Tuesday, February 6, 2024

Classic TV Flashback: Jason King (1971)

Jason King
Debut: September 15, 1971
Created by:  Dennis Spooner, Monty Berman
Starring:  Peter Wyngarde
Synopsis: Playboy novelist, Jason King, after working as a consultant with an intelligence agency as a sideline, keeps finding himself thrust into the role of international, amateur sleuth.

Trey: The character of Jason King was created for the British spy-fi series Department S (1969). Spooner and Berman originally conceived the character as a sort of middle-aged, tweed coat and pipe smoking academic sort, but when Peter Wyngarde came on board, he had other ideas. According to Wikipedia, Wyngarde "applied much of his own personality, style and wit to the role." With the Swinging London style, and cool wit, the character was apparently compelling enough to spinoff. It ran for one, 26 episode season.

We watched the first episode, "Wanna Buy A Television Series?" on YouTube. I have to say it's perhaps the cleverest structured show we've watched so far--and unusual in the sense that the character Wyngarde plays in the most scenes in the episode isn't Jason King but rather King's blatant author-insertion protagonist, Mark Caine. Caine is solving a mystery set among the glamorous Mediterranean, as a group of criminals give a woman plastic surgery to look like a dead woman to attempt to scan yet another criminal. All these (fictional) doings are intercut with scenes of King trying to sell this script and series to an American TV exec. 

I thought the metafictional touches were quite clever, though I agree with the TV exec that the basic plot of the script King is pitching is pretty convoluted.

Jason: An opinion I share. Which would elicit exasperated rebukes from Jason King, who has only limited patience for unsophisticated Colonials unable to keep up.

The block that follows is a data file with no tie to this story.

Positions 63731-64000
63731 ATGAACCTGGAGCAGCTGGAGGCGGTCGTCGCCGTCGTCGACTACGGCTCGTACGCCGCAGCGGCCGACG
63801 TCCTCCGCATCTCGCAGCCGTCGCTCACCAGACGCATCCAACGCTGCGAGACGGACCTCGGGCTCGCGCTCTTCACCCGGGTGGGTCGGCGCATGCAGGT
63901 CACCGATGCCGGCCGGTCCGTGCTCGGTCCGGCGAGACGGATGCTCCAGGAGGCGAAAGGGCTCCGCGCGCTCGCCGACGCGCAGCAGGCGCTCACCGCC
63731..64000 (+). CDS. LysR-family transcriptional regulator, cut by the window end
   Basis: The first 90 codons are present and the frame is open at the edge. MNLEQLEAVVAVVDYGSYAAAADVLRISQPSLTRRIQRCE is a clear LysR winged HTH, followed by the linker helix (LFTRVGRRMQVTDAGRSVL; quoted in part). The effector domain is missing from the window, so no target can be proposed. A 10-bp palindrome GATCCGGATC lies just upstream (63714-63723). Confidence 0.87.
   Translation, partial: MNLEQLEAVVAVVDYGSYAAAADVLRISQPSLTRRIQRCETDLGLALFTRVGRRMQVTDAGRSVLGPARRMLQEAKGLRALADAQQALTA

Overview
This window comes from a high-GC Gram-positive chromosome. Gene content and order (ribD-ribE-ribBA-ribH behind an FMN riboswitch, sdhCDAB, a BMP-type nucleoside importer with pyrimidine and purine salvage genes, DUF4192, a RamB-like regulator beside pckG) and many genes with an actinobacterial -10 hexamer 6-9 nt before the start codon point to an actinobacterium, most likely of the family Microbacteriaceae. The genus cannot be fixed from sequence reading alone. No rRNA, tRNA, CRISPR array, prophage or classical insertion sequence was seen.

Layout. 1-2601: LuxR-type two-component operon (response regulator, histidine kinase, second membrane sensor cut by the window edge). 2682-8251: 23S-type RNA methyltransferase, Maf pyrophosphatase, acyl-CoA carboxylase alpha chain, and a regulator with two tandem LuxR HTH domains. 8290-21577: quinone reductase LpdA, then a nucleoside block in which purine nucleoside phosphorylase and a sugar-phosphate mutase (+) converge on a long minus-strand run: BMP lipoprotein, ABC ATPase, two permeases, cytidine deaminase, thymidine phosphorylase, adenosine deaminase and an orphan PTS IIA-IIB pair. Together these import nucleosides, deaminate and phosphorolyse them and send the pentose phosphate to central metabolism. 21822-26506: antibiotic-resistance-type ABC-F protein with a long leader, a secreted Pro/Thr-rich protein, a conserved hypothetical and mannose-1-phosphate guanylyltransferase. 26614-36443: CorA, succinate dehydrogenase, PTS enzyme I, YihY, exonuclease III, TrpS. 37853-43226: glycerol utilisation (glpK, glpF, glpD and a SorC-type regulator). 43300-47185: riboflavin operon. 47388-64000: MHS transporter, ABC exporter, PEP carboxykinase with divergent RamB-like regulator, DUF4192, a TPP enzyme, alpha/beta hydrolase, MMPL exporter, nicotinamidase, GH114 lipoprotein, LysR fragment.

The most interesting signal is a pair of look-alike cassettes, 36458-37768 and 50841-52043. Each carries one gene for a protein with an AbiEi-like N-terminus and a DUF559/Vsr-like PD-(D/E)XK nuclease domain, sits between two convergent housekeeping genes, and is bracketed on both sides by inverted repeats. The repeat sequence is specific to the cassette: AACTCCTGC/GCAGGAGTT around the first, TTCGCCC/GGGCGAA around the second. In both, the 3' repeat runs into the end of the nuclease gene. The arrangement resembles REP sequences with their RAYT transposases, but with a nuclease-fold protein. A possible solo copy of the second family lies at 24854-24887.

I also enjoyed the show's premise and was pleasantly surprised by the quality of its execution. The interplay between the frame story and the meta story was quite clever and frequently amusing. It felt good to be genuinely entertained by a piece of entertainment, no ironic detachment required.

Trey: Wyngarde's cool is definitely of its place and time. Without the clear context clues to know how his world takes him, I think he might be a bit baffling to the modern viewer.

Jason: Modern Bafflement Exhibit A: King's astonishing hair do and mustache situation!

Trey: The past is a different country. One with tonsorial excesses. 

Jason: But I was won over pretty quickly! As the story(ies) unfold, the cumulative effect of Wyngarde's multiple subtle and not-so-subtle characterizations reveal an entertainingly complex King, who is no mere Bond parody despite the intrinsic humor. 

According to Wikipedia this ITC production was shot on 16mm film (rather than the more expensive 35mm as a cost-saving measure) which makes it look infinitely better than Star Cops (produced 15 years later!) Jason King actually had a budget and it shows. 

Trey: Anyway, It's worth pointing out the influence this actor, character, and series had on comic books. The X-Men villain Mastermind is named "Jason Wyngarde" after the actor and this character and draws some from a villain he played in The Avengers episode "A Touch of Brimstone" which is where Claremont got his Hellfire Club. In Morrison's The Invisibles, Mr. Six has some of Wyngarde's style and appearance (including his moustache) and at one point works for an organization called Department X.

Jason: I am illuminated!

Trey: But wait! There's more! Outside of comics, the flamboyantly dressed protagonist of Kim Newman's The Man from the Diogenes Club, Richard Jeperson, is partially inspired by Jason King.

Jason: I have to admit the actor was never really on my radar until watching this show but he will always have a place in my heart for his portrayal of the diabolical Klytus in Flash Gordon. His performance in Jason King only enhanced my admiration.

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